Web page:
On the outside, Robyn Abear and Steve Etzell’s home still has some of its original 1960s features, including its distinctive mansard-style roof.
But inside, the look is 21st century: Hot rolled steel covers a workstation, textural gray flannel encases the foyer closet and a crisp white-on-white kitchen is outfitted with Ikea cabinets. From the living room, you can see clear to the rear of the house and beyond to the Westwood Hills nature area bordering their back yard.
After a two-part renovation, the Abear-Etzell home in St. Louis Park is no longer stuck in the ’60s. Now the interiors boast an open, modern aesthetic, and the couple and their two children feel more connected to one another — and to nature.
“It truly feels like a new house,” said Abear. “I wouldn’t want to change a thing.”
When the couple bought the two-story home in 2004, they chose it for the neighborhood, its four bedrooms and big yard, and were eager to make lots of changes.
“The home was in good shape and well-built,” said Etzell. “We knew we would do some renovating — it was just a matter of how much and when.”
The main-floor layout consisted of compartmentalized rooms finished with dark stained woodwork and beige carpeting. The kitchen was walled off from the rest of the house. And the best view of the nature area was from a small window above the kitchen sink.
After living in the house a few years, the couple decided they wanted to do much more than just paint the kitchen and install new cabinets. They were drawn to modern architecture and “a clean, uncluttered look,” said Abear. They researched architectural firms and discovered that Geoff Warner of Alchemy Architects in St. Paul was a good fit. “We liked Geoff’s aesthetic and modern sensibility,” said Abear, “and his philosophy that you have to use expressive materials to make it nice.”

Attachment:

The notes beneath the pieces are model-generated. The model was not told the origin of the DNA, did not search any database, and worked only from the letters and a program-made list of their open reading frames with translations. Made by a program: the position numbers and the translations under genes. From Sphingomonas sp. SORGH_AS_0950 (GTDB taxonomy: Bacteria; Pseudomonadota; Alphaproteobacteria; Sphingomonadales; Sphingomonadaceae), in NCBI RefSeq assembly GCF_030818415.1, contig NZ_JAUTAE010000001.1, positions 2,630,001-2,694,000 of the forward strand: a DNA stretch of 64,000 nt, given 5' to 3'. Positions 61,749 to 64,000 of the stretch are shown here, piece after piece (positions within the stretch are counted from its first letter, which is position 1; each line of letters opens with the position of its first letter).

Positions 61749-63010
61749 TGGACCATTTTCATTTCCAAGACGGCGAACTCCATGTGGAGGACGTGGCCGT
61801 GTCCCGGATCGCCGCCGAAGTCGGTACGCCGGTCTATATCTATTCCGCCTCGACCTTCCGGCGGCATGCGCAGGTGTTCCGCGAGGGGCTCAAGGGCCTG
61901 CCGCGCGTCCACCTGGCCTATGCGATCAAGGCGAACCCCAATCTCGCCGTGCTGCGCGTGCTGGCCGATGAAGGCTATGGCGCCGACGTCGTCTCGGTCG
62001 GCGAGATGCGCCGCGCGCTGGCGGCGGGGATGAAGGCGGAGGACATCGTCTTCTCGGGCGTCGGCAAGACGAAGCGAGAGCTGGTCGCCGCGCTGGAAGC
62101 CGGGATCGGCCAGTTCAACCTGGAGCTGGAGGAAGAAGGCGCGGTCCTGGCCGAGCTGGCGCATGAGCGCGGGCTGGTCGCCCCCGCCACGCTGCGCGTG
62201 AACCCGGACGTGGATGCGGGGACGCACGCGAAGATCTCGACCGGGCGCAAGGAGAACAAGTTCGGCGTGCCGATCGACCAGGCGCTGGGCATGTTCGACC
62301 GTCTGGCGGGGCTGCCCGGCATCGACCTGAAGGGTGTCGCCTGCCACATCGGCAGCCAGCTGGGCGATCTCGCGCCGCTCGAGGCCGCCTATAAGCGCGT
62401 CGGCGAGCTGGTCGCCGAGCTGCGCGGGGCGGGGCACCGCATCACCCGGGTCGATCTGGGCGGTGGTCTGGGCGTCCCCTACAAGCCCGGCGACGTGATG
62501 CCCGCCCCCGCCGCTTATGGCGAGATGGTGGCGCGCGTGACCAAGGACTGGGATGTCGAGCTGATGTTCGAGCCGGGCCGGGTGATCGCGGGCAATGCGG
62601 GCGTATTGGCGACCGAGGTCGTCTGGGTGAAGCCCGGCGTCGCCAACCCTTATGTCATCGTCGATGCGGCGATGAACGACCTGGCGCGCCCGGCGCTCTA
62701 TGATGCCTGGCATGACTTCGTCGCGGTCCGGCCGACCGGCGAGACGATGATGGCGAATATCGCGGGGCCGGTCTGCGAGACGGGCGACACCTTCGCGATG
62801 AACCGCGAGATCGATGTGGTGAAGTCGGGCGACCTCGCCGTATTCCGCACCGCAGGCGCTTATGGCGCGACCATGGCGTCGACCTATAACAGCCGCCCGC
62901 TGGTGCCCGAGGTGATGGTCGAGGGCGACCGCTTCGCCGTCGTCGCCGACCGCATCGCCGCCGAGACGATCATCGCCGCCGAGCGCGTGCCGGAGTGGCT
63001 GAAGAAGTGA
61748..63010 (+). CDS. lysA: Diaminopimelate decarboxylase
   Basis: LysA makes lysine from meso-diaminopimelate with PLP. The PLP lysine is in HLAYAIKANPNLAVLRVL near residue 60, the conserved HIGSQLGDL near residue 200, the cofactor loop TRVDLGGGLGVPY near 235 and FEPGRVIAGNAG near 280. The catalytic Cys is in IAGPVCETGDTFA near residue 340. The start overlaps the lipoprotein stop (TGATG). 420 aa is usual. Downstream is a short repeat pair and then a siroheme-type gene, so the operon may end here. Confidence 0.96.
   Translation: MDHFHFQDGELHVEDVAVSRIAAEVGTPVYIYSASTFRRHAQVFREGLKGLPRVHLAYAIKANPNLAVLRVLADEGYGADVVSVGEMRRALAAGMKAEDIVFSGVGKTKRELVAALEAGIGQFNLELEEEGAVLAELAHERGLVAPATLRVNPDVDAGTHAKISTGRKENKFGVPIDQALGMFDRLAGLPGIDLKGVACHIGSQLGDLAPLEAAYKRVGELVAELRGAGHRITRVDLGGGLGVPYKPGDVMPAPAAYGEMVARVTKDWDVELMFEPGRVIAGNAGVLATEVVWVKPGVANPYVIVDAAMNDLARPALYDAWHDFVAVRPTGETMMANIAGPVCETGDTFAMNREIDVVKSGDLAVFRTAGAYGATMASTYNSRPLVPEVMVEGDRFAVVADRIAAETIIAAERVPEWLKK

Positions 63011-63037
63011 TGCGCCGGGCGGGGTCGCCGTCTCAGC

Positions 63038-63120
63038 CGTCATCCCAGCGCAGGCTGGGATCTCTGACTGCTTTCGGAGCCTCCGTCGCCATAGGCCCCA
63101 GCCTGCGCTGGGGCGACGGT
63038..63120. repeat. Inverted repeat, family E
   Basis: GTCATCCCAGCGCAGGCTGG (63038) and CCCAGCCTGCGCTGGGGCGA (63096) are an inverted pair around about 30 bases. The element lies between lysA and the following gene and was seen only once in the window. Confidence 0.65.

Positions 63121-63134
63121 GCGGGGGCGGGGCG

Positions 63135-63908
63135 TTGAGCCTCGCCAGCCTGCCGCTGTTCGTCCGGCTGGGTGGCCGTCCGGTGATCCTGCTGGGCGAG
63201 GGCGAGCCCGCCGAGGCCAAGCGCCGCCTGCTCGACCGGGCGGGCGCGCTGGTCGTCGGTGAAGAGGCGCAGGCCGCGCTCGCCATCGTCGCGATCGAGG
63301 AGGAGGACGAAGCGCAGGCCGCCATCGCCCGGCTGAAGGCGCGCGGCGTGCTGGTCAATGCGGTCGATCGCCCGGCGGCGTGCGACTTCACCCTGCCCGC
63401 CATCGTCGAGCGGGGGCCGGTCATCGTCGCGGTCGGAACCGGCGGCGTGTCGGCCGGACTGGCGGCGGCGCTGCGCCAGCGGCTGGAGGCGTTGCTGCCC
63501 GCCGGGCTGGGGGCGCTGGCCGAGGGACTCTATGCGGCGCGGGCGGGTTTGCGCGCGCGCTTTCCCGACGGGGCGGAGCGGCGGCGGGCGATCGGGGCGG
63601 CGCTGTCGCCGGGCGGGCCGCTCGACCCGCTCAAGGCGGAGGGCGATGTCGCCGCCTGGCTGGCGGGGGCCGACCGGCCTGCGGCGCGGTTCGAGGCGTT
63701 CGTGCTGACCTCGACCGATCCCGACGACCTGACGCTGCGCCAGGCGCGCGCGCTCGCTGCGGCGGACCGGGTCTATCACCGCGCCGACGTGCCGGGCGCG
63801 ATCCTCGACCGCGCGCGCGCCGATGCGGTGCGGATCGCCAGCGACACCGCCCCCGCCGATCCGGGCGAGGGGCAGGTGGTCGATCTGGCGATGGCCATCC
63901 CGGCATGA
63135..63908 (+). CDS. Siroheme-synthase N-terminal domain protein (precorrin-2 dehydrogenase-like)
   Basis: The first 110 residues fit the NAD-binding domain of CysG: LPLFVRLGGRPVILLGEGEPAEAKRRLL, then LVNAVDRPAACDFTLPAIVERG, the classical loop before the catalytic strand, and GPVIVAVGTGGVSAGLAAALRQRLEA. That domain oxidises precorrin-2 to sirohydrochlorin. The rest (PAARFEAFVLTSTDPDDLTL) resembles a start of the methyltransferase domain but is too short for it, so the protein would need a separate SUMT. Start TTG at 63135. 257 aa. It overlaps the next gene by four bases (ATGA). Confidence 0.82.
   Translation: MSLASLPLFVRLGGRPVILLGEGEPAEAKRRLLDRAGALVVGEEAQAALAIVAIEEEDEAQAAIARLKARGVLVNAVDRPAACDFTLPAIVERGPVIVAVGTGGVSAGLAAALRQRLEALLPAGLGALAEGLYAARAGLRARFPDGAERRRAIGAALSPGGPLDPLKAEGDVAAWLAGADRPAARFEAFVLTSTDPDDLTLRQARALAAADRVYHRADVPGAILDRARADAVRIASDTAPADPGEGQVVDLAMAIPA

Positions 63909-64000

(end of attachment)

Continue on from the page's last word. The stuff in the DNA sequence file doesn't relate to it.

The couple asked Warner to revamp the kitchen first, and draw up a design for the rest of the main floor for a later phase. “I’m a software engineer,” said Etzell. “I was interested in a design that’s less about bells and whistles and more about how it works.”
Warner came up with several plans, including one that required knocking down four walls and opening up the kitchen/dining area to the living room.
“We had to renovate both the living room and kitchen at the same time if they wanted both spaces to share the light and views,” said Warner.
By removing some walls, Warner’s design turned a rarely used formal dining room, the kitchen and a casual eating area into one multifunctional mega-kitchen. “We went for the most dramatic solution that altered the house,” said Abear, who loves to cook with Etzell. “It created space for the big island we always wanted.”
The 12-by-4-foot island, topped with stainless steel, anchors the new rectangular-shaped kitchen and dining area, which faces the back yard. Bryan Carpenter, a designer at Alchemy, placed four standard windows in a row, ribbon-style across the back wall.
“It emphasizes the linear shape of the room and the great view of the wetlands in their back yard,” said Carpenter. The couple also were able to incorporate appliances they previously had bought, along with minimalist white Ikea cabinets accented with sleek steel pulls.